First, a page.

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Weighing devices are among man’s most important inventions. The earliest civilizations of Egypt, Mesopotamia and the Indus Valley had uniform systems of weights and measures. The history of commerce can be traced back to these systems. Balances were in use in Mesopotamia as early as 4000 BC. For modern man, weighing and measuring play an essential role in our daily lives. Shortly after birth we are weighed, and from that point on, our bodies, the food we eat and all the products we use are weighed and measured at some stage in their development.
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scale (noun) weighing instrument, early 15c.; earlier “pan of a balance” (late 14c.); earlier still “drinking cup” (c. 1200), from Old Norse skal “bowl, drinking cup,” in plural, “weighing scale” from a noun derivative of Proto-Germanic *skæla “split, divide” (source also of Old Norse skel “shell,” Old English scealu, Old Saxon skala “a bowl (to drink from),” Old High German scala, German Schale “a bowl, dish, cup,” Middle Dutch scale, Dutch schaal “drinking cup, bowl, shell, scale of a balance”), from PIE root *skel- (1) “to cut” (see scale (n.1)).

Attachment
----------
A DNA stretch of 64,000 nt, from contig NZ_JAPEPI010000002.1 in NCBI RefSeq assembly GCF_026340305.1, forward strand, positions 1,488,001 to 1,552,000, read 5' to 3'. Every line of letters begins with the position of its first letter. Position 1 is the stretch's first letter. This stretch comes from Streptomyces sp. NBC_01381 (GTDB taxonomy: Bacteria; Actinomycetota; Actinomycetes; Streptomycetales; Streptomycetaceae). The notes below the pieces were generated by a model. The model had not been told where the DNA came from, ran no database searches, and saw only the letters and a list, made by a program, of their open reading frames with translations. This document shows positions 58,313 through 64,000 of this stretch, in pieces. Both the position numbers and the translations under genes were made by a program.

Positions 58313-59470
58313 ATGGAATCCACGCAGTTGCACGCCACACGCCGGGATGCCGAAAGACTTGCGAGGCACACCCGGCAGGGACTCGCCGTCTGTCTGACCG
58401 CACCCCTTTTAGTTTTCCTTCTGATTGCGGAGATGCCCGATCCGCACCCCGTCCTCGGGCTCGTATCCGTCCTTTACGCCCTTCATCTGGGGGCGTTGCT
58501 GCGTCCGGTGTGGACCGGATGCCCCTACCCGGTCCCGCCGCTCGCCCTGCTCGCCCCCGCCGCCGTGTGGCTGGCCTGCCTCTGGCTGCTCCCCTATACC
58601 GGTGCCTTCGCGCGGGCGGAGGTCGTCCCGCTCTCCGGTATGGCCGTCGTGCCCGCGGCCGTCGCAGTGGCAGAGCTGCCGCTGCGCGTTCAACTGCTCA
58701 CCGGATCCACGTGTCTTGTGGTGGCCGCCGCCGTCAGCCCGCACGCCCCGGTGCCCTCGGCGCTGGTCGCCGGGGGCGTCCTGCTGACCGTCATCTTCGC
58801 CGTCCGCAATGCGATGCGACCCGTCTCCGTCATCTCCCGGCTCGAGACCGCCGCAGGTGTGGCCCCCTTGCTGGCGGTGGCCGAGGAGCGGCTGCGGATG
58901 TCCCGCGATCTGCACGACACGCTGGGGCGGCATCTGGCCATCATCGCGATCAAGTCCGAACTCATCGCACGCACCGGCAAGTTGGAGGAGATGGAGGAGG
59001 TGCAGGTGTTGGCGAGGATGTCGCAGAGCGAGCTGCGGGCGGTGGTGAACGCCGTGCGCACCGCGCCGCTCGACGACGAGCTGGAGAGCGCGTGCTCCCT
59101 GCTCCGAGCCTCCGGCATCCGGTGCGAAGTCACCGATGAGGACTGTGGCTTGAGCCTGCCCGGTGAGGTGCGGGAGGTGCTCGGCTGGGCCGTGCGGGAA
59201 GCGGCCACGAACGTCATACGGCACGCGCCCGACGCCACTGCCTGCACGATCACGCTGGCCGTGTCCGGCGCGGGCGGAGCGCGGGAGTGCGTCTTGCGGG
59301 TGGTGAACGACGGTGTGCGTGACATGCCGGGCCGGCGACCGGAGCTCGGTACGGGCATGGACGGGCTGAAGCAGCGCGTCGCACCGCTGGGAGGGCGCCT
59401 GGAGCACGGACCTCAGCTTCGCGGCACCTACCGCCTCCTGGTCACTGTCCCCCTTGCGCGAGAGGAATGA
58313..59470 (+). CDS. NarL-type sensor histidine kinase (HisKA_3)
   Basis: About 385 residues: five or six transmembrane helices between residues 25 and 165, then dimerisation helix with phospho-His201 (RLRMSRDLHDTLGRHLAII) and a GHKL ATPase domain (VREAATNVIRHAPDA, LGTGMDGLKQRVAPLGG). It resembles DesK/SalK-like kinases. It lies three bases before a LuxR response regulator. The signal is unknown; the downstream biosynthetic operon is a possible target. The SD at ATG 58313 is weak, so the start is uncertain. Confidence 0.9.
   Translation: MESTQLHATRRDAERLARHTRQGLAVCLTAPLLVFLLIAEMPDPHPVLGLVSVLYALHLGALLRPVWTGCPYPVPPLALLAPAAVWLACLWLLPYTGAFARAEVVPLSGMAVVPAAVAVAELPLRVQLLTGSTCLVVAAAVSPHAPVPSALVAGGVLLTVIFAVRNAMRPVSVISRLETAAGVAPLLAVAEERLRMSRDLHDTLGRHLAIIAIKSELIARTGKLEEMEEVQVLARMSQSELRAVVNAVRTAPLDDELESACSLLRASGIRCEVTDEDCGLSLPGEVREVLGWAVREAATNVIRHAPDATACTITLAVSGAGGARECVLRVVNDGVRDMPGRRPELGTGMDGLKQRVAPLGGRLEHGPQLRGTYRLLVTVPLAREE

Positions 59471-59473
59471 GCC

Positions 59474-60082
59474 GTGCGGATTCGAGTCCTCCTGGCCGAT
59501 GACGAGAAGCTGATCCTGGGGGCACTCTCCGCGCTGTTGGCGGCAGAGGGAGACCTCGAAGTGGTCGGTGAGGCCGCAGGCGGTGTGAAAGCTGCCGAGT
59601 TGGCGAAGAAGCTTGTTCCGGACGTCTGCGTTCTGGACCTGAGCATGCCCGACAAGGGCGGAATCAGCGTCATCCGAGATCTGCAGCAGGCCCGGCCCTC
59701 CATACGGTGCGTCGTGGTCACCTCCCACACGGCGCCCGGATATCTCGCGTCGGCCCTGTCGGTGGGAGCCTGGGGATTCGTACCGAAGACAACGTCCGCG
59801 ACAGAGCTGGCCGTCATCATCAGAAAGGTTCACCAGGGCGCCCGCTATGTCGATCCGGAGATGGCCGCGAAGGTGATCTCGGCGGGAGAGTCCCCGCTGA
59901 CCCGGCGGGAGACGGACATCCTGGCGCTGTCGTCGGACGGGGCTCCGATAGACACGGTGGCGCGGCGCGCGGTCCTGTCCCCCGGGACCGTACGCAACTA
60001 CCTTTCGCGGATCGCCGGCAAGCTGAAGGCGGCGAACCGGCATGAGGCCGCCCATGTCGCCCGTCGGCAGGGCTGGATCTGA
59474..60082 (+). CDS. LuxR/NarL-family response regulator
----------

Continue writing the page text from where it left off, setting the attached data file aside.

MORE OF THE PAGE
The connecting sense seems to be of half of a bivalve (“split”) shell used as a drinking cup or a pan for weighing. But according to Paulus Diaconus the “drinking cup” sense originated from a supposed custom of making goblets from skulls (see skull). Related: Scales. This, as a name for the zodiac constellation Libra, is attested in English from 1630s.